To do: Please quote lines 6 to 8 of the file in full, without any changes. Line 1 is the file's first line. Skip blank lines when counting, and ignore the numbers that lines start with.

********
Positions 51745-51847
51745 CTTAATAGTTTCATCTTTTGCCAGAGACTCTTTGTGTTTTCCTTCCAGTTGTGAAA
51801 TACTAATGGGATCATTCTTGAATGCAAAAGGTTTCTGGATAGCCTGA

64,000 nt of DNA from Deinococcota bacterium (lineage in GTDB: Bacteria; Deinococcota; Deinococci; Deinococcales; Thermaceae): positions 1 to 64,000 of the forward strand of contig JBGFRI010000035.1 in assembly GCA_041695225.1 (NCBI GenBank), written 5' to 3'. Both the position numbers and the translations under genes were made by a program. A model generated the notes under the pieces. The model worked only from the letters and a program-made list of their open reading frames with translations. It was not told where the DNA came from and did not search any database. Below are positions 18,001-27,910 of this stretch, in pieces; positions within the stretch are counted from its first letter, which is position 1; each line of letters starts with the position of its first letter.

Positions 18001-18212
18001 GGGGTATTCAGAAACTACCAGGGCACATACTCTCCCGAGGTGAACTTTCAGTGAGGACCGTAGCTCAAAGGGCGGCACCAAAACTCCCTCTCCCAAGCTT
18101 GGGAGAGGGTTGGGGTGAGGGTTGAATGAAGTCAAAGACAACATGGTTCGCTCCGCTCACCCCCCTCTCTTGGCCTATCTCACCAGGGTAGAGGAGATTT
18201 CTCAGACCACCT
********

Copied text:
18001 GGGGTATTCAGAAACTACCAGGGCACATACTCTCCCGAGGTGAACTTTCAGTGAGGACCGTAGCTCAAAGGGCGGCACCAAAACTCCCTCTCCCAAGCTT
18101 GGGAGAGGGTTGGGGTGAGGGTTGAATGAAGTCAAAGACAACATGGTTCGCTCCGCTCACCCCCCTCTCTTGGCCTATCTCACCAGGGTAGAGGAGATTT
18201 CTCAGACCACCT